In order to make the most of these purchases you will want to open a travel rewards credit card. A card that gives you points/miles each time you use the card and has NO foreign transaction fees. Here is a great list of credit cards with NO foreign transaction fees by The Points Guy. I personally use Capital One’s Venture card and I’m very happy with it after 3 years.
Why I use Capital One’s Venture card?
- 2 miles / dollar spent on any purchase
- 40k bonus mile after you spend $3k total in the first 3 months of opening the card [bonus worth roughly $400]
- No foreign transaction fees
- Rewards never expire.
*I don’t think this is the only good card on the market, however I am very happy with it so far. I had some fraud on 2 separate occasions and both times, Capital One caught it very quickly and reimbursed everything with out any hassle. Very pleased with their customer service.
Some cards give away 50,000 miles just for opening the card, others require you to spend $3,000 in the first 3 months in order to get your 50k miles.
I recommend opening a new credit card each time you have big expenses coming ups so you can take advantage of the bonus miles. Lots of long term travelers boast that they haven’t paid for a flight in 3 years. Sounds pretty good, right!?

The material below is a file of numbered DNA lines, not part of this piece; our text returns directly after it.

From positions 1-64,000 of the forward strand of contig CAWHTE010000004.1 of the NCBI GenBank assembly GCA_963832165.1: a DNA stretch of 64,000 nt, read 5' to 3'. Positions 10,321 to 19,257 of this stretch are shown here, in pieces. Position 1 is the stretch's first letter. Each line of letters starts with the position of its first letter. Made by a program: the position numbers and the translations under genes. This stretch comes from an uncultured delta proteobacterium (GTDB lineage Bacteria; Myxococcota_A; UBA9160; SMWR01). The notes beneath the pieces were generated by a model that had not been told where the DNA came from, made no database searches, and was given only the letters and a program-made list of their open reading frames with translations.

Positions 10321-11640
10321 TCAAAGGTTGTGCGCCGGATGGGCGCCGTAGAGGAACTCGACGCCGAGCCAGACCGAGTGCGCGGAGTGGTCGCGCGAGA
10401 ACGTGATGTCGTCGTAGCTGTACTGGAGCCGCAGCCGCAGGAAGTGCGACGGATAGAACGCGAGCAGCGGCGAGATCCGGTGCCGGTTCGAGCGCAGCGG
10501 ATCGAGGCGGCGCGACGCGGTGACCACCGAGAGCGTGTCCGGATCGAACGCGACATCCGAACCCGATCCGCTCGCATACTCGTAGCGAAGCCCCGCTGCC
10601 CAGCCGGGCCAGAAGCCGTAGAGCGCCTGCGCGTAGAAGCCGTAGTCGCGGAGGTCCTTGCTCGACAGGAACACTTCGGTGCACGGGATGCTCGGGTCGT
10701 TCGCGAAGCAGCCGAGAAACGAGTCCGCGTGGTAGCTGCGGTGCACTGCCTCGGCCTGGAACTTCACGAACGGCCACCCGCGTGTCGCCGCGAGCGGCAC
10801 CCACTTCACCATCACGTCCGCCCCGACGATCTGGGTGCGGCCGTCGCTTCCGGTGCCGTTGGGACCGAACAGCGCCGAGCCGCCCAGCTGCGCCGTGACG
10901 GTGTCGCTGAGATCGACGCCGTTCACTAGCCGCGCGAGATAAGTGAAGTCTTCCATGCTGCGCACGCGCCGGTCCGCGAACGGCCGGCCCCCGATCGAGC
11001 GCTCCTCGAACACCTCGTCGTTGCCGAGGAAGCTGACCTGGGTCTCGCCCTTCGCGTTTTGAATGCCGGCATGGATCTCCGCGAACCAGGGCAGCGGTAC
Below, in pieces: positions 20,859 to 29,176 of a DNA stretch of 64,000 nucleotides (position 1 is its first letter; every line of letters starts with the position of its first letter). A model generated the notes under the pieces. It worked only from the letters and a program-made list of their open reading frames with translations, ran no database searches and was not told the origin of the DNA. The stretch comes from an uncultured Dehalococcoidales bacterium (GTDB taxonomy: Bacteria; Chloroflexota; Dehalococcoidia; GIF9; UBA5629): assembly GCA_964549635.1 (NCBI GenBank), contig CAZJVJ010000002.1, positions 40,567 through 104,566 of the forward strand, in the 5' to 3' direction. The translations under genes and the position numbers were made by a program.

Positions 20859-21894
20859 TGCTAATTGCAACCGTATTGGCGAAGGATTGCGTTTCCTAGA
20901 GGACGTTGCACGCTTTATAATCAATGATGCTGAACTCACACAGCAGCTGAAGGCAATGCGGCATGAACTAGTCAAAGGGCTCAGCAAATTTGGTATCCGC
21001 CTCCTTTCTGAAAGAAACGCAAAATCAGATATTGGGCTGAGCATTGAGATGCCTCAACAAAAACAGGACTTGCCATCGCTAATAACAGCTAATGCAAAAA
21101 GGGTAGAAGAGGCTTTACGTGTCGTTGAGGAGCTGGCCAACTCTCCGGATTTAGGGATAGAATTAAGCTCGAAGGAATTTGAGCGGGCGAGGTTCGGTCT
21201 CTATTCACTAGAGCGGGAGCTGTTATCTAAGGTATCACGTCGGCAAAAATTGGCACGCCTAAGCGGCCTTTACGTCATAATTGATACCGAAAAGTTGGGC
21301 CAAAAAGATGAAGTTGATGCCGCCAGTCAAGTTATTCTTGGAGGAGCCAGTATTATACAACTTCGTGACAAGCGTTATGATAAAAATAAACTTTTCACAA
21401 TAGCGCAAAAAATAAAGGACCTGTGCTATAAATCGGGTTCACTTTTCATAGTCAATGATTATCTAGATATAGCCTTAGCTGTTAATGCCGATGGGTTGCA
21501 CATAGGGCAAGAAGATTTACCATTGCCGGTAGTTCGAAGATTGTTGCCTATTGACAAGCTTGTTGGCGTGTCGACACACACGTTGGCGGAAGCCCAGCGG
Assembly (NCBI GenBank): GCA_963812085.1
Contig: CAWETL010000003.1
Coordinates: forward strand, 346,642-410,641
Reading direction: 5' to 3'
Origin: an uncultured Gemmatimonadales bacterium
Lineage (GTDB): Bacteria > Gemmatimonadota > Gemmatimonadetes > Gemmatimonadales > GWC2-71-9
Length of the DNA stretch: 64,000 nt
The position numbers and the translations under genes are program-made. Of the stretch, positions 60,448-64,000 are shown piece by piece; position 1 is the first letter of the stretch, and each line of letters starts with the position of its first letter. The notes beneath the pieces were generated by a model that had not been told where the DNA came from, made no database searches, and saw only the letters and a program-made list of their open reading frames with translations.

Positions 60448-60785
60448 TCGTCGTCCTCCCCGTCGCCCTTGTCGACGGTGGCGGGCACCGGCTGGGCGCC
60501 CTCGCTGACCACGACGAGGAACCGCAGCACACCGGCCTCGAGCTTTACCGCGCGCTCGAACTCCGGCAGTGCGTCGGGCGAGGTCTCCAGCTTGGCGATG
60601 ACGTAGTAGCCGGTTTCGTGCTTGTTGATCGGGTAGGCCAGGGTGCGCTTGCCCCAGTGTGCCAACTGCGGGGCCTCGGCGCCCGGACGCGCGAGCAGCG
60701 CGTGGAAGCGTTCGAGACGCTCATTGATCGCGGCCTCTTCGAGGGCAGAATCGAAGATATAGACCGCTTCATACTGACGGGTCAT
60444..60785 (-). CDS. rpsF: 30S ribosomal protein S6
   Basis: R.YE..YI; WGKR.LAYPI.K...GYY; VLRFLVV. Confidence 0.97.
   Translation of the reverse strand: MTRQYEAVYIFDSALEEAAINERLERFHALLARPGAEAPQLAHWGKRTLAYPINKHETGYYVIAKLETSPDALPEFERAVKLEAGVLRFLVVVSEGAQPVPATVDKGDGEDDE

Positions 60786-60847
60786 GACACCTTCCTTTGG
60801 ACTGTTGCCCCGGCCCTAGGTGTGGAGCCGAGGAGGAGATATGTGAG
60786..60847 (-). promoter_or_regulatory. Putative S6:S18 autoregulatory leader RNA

Most flight hackers use a free service called Award Wallet to manage all the rewards on your credit cards.
Overview of long term travel finances – I love these 3 cards
- Nest egg = online saving account with
1% interest (Capital One 360)
Useful and free phone application that allows friends to pay each other quickly and safely. Connects to your checking account so when you pay someone the money comes straight from your checking account. When someone pays you, you just “cashout” from the app and then the money is transferred into your checking account.Everyone I know uses this application. Easy.
*Venmo is owned by Paypal. They make money because people forget to “cash out” for a period of time allowing Venmo to “put your money” to work earning interest. A completely reasonable way for Venmo to make money.
Useful to see all your accounts in one place. Includes 401k and any other investment vehicles you use – remember to set them to a position that won’t require you to monitor them daily (unless, of course, you plan to day trade while traveling like Marcello from WanderingTrader.com)
Useful to have an account in case you do freelance work, or want to pay big expenses through Payal to be safe.
Since you worked so hard saving up for long term travel, it’s smart to keep track of your daily spending. Even if you don’t track it down to the centavo, it’s useful to spot trends.
*Example: After analyzing your spending, you realize you spend 2x your daily budget on ‘travel days.’ Save money by traveling to fewer destinations. Bonus: you’ll get deeper into each location.
Helps when you need to convert monies and you’re not connected to WIFI.
General money management tips for long term travelers